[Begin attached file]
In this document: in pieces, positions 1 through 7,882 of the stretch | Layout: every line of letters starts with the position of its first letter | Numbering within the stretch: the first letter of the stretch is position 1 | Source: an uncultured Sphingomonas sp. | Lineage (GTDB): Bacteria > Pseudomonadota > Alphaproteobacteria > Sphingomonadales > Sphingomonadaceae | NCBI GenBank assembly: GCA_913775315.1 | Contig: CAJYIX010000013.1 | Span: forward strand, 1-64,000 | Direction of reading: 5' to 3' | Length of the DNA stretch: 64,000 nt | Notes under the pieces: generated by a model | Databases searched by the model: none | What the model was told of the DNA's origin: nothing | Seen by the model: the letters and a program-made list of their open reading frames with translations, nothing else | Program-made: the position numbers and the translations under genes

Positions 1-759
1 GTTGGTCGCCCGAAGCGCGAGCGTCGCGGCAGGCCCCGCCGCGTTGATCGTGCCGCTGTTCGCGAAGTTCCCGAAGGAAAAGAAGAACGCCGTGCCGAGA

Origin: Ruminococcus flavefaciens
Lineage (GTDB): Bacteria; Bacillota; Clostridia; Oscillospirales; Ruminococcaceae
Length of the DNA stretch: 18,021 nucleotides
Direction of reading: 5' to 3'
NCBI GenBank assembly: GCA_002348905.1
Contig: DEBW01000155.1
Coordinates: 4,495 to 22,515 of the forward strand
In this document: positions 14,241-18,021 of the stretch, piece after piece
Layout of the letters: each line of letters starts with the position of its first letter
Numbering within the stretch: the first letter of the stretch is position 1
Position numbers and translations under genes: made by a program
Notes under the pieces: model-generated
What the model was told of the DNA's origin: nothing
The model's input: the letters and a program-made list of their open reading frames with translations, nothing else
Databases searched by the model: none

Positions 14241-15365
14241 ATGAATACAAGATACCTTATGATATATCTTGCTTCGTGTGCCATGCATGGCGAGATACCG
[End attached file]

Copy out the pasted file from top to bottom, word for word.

In this document: in pieces, positions 1 through 7,882 of the stretch | Layout: every line of letters starts with the position of its first letter | Numbering within the stretch: the first letter of the stretch is position 1 | Source: an uncultured Sphingomonas sp. | Lineage (GTDB): Bacteria > Pseudomonadota > Alphaproteobacteria > Sphingomonadales > Sphingomonadaceae | NCBI GenBank assembly: GCA_913775315.1 | Contig: CAJYIX010000013.1 | Span: forward strand, 1-64,000 | Direction of reading: 5' to 3' | Length of the DNA stretch: 64,000 nt | Notes under the pieces: generated by a model | Databases searched by the model: none | What the model was told of the DNA's origin: nothing | Seen by the model: the letters and a program-made list of their open reading frames with translations, nothing else | Program-made: the position numbers and the translations under genes

Positions 1-759
1 GTTGGTCGCCCGAAGCGCGAGCGTCGCGGCAGGCCCCGCCGCGTTGATCGTGCCGCTGTTCGCGAAGTTCCCGAAGGAAAAGAAGAACGCCGTGCCGAGA

Origin: Ruminococcus flavefaciens
Lineage (GTDB): Bacteria; Bacillota; Clostridia; Oscillospirales; Ruminococcaceae
Length of the DNA stretch: 18,021 nucleotides
Direction of reading: 5' to 3'
NCBI GenBank assembly: GCA_002348905.1
Contig: DEBW01000155.1
Coordinates: 4,495 to 22,515 of the forward strand
In this document: positions 14,241-18,021 of the stretch, piece after piece
Layout of the letters: each line of letters starts with the position of its first letter
Numbering within the stretch: the first letter of the stretch is position 1
Position numbers and translations under genes: made by a program
Notes under the pieces: model-generated
What the model was told of the DNA's origin: nothing
The model's input: the letters and a program-made list of their open reading frames with translations, nothing else
Databases searched by the model: none

Positions 14241-15365
14241 ATGAATACAAGATACCTTATGATATATCTTGCTTCGTGTGCCATGCATGGCGAGATACCG